- When employees compare 401(k) loans to more traditional ways of borrowing money, they will find that they can be more cost-effective. For example, employees are not paying interest to a lender; they’re paying it into their own account, which can make for a better option than other lines of credit.
- Because employees don’t have to go through a credit application, and they are borrowing money from their own savings account, they can get their hands on the money quickly. In most cases, they may even be able to have access to the money within a week.
- When an employee takes out a 401(k) loan, the money they borrow is no longer invested. This means that they could lose several years of investment growth in their retirement savings. There’s no way that they can calculate in advance how much they might gain on their investment during the terms of the loan, but it’s important that they know they are going to miss out on a potential gain.
- Should an employee, for any reason, miss a payment on their 401(k) loan, and the loan goes into default, they will be required to pay income tax on the total amount of the remaining loan balance. This can worsen their current financial crisis.
- If an employee leaves their current job while they are still making loan repayments on their 401(k) loan, they will have to pay back the remaining loan balance in full. If they do not have the funds on hand to do so, they will have to pay income tax on the remainder of the loan, just as they would if the loan was to go into default. Employees may be able to avoid this if they are able to roll over the balance of their 401(k) loan into another eligible retirement savings plan before the filing date for their federal income taxes for that same year.
An Alternative to a 401(k) Loan
If your employees need a loan to help with an emergency financial hardship, such as car repairs, unexpected medical bills, or general day-to-day expenses, a 401(k) loan may not be the best option for them. If your company is eligible, you can offer TrueConnect loans, which may serve them better, particularly if they are looking to borrow an amount less than $3,000.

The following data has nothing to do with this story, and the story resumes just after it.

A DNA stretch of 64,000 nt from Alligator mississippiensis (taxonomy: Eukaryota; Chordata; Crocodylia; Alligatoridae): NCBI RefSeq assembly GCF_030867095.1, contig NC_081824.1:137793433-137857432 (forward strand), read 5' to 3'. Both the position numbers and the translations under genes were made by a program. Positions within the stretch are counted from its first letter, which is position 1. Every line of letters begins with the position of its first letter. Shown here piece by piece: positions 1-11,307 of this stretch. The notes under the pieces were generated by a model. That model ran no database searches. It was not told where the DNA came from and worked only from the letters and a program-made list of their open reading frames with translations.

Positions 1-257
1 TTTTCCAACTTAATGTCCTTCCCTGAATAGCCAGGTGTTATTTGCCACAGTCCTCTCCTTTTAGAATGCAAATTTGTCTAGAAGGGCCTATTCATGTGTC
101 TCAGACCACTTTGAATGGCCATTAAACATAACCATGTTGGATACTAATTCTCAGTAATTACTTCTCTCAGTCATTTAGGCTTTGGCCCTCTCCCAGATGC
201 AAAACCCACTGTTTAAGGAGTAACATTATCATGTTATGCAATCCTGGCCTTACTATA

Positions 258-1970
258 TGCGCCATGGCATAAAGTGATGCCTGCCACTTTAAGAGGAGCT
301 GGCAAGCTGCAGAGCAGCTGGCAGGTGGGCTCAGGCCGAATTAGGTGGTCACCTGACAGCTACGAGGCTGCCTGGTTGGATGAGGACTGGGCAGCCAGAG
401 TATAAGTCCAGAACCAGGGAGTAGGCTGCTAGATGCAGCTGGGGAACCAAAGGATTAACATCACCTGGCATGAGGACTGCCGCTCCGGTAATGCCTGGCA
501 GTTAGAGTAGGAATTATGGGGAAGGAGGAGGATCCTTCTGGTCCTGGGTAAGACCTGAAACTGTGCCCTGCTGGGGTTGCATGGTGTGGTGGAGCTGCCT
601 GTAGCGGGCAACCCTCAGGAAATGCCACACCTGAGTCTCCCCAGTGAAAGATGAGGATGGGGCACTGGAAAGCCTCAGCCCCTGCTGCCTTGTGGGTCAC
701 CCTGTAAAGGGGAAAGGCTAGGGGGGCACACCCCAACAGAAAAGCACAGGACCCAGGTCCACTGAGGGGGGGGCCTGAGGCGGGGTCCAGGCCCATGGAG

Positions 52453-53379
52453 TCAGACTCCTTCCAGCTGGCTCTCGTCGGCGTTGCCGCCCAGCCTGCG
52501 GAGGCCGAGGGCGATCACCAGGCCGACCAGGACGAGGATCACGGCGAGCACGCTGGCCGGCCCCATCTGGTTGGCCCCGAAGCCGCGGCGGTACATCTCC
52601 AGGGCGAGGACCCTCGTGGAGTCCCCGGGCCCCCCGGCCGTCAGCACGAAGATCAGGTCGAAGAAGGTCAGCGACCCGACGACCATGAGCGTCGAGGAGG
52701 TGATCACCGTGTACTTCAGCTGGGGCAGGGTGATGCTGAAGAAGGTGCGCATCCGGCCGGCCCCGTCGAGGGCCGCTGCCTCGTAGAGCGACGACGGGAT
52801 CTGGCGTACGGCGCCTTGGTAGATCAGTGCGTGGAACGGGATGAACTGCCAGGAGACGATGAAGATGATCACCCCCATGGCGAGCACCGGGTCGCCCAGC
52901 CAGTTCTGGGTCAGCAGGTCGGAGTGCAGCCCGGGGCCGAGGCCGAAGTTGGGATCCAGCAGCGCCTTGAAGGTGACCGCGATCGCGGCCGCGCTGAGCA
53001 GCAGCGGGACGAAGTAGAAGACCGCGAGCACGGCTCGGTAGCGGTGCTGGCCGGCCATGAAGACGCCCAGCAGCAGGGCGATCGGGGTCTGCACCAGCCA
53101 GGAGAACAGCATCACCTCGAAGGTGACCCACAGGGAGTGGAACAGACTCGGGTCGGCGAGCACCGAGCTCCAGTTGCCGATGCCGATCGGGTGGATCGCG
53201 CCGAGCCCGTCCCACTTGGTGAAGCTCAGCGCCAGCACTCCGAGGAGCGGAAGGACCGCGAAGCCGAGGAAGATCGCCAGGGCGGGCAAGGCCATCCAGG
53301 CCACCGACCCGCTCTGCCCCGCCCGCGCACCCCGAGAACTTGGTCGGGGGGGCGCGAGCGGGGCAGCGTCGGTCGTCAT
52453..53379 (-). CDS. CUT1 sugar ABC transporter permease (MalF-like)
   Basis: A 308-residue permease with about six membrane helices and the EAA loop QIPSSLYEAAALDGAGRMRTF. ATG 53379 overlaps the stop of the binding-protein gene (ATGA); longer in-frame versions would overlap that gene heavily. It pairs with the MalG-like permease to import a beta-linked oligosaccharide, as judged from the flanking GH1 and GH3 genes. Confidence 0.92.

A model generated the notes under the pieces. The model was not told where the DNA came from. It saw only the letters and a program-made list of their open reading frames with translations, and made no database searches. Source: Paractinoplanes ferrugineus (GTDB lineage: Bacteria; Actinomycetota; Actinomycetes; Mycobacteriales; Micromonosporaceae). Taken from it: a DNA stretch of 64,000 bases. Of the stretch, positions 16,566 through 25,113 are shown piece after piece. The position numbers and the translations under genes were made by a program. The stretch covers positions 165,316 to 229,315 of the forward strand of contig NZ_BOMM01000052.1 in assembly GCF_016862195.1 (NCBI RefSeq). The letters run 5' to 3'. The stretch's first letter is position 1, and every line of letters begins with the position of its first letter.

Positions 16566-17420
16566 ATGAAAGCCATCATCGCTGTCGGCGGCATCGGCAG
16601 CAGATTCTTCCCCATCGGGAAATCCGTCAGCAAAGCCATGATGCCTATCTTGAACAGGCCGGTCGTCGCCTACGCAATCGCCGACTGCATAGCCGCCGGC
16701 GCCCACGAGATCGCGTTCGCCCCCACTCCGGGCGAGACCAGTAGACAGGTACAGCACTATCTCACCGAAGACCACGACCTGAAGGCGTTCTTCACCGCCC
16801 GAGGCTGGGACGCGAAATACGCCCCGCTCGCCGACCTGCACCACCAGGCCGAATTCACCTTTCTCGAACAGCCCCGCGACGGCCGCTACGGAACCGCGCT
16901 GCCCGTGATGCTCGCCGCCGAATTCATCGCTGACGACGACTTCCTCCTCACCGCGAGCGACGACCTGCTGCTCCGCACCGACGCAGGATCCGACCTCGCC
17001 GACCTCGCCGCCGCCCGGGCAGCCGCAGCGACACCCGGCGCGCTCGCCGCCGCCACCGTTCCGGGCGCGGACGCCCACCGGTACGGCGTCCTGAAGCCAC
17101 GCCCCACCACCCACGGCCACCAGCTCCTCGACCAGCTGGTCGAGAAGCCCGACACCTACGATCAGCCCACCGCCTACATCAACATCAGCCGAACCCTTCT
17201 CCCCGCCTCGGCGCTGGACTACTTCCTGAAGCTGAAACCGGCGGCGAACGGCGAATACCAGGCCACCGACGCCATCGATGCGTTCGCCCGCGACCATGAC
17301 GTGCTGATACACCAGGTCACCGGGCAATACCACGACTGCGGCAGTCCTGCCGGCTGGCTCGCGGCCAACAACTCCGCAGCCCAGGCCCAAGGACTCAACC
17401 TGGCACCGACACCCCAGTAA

TrueConnect offers a safe and affordable alternative to 401(k) loans and payday loans for employees who need resources to help them through a financial crisis. No credit check is needed to qualify, and borrowers are also eligible for up to six free financial counseling sessions to provide them with tools and skills to help them better manage their finances.
All borrowers receive the same interest rate on their TrueConnect loans, and repayments are made through monthly automatic paycheck deductions over the course of one year. This means that employees do not have to lose any savings or gains on their 401(k) retirement plans.
If your employees are struggling with financial difficulties and they need to borrow money but do not wish to affect the current status of their 401(k) savings plan, a TrueConnect loan could be the perfect solution. TrueConnect loans are originated through a nationally chartered bank, at no cost to the employer. Contact TrueConnect today to find out how you can support your employees through their financial hardship and help them maintain their financial wellness.